While American society has a slight obsession with the rich and famous, they have not forgotten the meaning and importance of the hero and replaced the hero’s role with the celebrity. Many have made valid points that claim that the American society is no longer in touch with heroes; celebrities have become a bigger part of our daily lives and have united our country together. Some are even fearful that celebrities will begin dictating the social norms in America if they have not already done so, stating, “Celebrities not only amuse us; they tell us what to think and how to live…they became spokesmen, enlightening us about war, sex, and drugs, and telling us what is wrong with America” (Gibbon) These people assume that instead of looking towards one hero in common, Americans share things such as shopping, sports, and celebrities. While I must agree with this argument that celebrities do have a profound impact on society, perhaps causing some to look to them for advice, I believe that people do not necessarily listen to these celebrities; on the contrary, society has found their “advice” to be either common knowledge or unbelievable. A qualitative study, which attempted to determine how the general public distinguishes heroes from celebrities reveals that “Western participants may be more likely to demonstrate emotional involvement with their heroes, and some element of disdain toward their favorite celebrities” (North, Bland, Ellis). The study goes on to affirm that people in general see heroes and celebrities coming from very different fields of achievement stating, “it seems the very nature of certain fields of endeavor…have the longer-term, wider-ranging implications for society associated with greatness, whereas the nature of other fields is…although enjoyable, unlikely to be of long-term, wide-ranging cultural significance” (North, Bland, Ellis). Clearly then, while Americans are easily captivated by the charming celebrities, they know fully well that these celebrities are only meant to amuse them, and instead turn to their heroes to provide beneficial change in their lives.

Clearly, people see heroes and celebrities as providing two different needs for them; heroes are needed to inspire people and to change life for the benefit of everyone, while celebrities are simply there to provide amusement and are a diversion from boredom. Just because some may hail these celebrities as our “heroes”, studies have clearly proven that people feel a psychological, emotional connection to these heroes. This is perhaps due to the fact that while people admire how cartoon heroes such as SpongeBob “defies the established custom and instead of being punished is rewarded”, they cannot relate to them as another human being (Miller). People feel this emotional connection with heroes because they empathize with the heroes’ obstacles, tangibly feel the determination and passion that the hero has in order to make the world a better place, and thus can fully celebrate with the hero when he or she achieves his or her goals. Some may argue that Americans actually look up to modern-day heroes such as SpongeBob and the Terminator, but that is incorrect—Americans envy these heroes and wish they could be like them in that they could avoid facing consequences, but ultimately they look towards a realistic hero that can feel emotions such as pain, humiliation, and loss as they do—emotions that “heroes” such as SpongeBob and the Terminator will never be able to feel (Miller). These modern-day “heroes” are then more like celebrities in that they are famous, and are seemingly distant, on a level that no human can really relate to or touch. This is perhaps the key reason as to why society will always recognize a true hero and will instinctively understand the importance of a hero in today’s society, as opposed to the celebrity.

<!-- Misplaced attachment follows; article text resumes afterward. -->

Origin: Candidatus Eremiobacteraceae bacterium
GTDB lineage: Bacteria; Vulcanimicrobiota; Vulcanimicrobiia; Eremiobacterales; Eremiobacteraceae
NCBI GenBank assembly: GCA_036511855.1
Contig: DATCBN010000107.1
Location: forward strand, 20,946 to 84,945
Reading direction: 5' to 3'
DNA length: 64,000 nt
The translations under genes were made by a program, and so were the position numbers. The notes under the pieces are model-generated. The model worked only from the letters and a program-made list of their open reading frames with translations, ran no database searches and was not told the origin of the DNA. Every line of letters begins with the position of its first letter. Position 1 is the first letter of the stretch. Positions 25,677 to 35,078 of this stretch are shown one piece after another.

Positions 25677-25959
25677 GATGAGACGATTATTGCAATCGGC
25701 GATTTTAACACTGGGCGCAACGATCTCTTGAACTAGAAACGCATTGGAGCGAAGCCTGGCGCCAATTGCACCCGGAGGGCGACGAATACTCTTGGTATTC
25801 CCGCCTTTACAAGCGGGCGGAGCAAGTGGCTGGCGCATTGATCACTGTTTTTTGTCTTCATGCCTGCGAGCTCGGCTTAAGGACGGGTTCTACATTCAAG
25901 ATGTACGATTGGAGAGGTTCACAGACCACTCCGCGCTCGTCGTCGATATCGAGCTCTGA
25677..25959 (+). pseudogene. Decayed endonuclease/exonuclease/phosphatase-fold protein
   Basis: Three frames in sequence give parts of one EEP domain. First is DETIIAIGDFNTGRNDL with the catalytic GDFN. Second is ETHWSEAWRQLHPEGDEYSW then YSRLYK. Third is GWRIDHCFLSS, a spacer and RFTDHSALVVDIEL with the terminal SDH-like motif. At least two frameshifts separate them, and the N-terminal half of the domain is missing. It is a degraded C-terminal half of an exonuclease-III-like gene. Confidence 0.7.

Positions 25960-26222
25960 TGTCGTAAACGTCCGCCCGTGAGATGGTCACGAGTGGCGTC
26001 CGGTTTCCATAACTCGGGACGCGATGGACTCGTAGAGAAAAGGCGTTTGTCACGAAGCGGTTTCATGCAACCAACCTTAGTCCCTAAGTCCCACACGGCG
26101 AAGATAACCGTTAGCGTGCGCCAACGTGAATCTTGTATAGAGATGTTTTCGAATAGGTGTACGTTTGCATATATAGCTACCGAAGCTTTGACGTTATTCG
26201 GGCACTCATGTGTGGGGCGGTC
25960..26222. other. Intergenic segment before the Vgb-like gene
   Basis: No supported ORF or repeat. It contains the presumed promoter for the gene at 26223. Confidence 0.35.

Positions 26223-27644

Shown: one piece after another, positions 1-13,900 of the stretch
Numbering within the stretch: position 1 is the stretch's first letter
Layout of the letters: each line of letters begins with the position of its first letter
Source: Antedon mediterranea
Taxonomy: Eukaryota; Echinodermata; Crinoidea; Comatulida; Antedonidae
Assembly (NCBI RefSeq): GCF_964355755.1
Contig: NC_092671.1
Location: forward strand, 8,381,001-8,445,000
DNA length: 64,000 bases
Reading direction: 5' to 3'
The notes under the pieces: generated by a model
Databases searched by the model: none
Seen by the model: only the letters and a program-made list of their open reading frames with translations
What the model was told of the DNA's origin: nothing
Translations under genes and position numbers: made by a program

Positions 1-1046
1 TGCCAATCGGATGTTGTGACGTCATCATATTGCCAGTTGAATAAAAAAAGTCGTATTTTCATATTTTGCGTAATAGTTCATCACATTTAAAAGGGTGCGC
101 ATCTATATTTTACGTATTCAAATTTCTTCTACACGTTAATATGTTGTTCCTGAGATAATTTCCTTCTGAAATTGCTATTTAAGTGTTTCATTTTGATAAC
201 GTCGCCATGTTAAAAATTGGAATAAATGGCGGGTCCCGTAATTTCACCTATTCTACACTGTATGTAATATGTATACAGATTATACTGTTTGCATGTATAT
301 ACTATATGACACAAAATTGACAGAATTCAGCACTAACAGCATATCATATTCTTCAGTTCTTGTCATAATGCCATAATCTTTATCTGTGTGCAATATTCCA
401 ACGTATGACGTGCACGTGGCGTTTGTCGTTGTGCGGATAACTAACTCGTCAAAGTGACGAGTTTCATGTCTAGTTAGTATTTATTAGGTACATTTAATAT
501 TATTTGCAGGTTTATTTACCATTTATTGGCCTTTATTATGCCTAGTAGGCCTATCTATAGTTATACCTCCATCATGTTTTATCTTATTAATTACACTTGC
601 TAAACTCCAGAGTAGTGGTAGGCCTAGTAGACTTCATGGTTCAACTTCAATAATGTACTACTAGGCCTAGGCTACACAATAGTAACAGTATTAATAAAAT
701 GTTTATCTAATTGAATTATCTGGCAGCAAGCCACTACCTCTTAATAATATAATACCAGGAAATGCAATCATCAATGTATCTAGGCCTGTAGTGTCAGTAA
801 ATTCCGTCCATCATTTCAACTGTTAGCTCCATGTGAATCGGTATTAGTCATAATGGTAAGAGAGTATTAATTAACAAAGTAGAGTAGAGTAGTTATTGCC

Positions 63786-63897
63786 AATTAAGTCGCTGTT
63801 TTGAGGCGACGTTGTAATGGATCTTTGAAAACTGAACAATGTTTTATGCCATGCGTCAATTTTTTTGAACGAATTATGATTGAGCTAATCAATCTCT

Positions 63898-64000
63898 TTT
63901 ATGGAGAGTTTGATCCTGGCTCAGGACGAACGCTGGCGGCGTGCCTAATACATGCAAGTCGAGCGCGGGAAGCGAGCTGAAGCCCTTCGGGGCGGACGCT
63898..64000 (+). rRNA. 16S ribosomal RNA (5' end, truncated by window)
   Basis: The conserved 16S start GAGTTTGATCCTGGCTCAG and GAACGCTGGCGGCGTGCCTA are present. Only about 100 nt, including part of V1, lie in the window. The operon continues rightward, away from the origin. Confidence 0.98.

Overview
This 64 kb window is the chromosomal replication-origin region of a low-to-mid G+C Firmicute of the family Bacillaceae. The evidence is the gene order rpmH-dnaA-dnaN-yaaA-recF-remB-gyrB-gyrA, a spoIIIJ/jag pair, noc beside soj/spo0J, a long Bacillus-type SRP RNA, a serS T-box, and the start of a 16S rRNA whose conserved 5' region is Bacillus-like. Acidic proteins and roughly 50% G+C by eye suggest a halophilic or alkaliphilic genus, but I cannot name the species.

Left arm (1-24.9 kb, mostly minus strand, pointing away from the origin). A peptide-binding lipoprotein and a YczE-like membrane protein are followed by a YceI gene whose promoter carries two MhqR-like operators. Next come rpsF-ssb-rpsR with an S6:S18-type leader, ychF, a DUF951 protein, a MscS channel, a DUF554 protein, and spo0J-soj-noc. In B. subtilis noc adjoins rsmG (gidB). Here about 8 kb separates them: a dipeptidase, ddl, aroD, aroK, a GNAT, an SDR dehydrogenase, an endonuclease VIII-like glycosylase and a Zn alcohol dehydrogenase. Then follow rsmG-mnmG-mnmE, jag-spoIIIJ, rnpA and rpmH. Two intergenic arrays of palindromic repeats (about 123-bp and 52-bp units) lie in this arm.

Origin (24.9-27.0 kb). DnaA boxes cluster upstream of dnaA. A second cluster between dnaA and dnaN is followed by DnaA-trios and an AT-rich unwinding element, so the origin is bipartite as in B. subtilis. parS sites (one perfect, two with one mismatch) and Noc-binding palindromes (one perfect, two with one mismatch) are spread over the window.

While American society greatly appreciates the efforts of celebrities, such as Angelina Jolie, in aiding African orphans suffering of AIDS, they are well-aware of the fact that any such action taken by a celebrity does not automatically elevate him or her to “hero” status. A hero is an individual that defies the odds and does not merely help a few individuals, or even a society—they change the way of life for hundreds of thousands of people, and remain a fond memory in the hearts of people worldwide. Heroes are not concerned with fame, fortune, or wealth; they give wholeheartedly to their cause because they believe that their efforts can make the world a better place. Unquestionably then, no “normal” human, no athlete, not even a celebrity, could ever hope to be categorized as a “hero.” Despite what some may insist, the American public is not blind to the truth of the matter—traditional heroes are not dying, nor are they being replaced by sports heroes or celebrities. A celebrity or an athlete can be envied and admired, but nobody actually expects these people to directly impact their lives. People may be frustrated with their lives, but remembering what someone such as Nelson Mandela had to undergo on a daily basis can help to strengthen an individual’s resolve and press them to continue, even if the road ahead seems difficult. This, precisely, is what the role of a hero has been, is, and will forever be, proving that the traditional hero and not the celebrity hero is indeed well and alive in today’s society.



Join the Discussion

This article has 2 comments. Post your own now!

cbmarin said...
Apr. 25, 2011 at 8:13 pm
Beautifully written!  Thank you, Neha!  I am a schoolteacher teaching a unit on heroes, and this helped quite a bit.  So many children are confused about athletes and celebrities being people they admire, but who are really not heroes in the true sense of the word.  Heroes are those who aspire to make the world a better place and inspire us to do the same.
 
JohnnyTheSilverAngel said...
Feb. 1, 2011 at 11:53 am
For once...I'd like to see a regular joe be on T.V other than celeberties.I,for the most part,don't see a heroe now a day.Yeah sure celeberaties help people that are in poverty but that's not going to end poverty.A hero is a person who does something so good that it impacts not just one,ten,a hundred,a thousand.It affects everyone single one of us.Not saying that it's easy as pie but it is possible.The guy who invented the cure to polio didn't give a patent to his medicine,you want to know why?B... (more »)
 
Site Feedback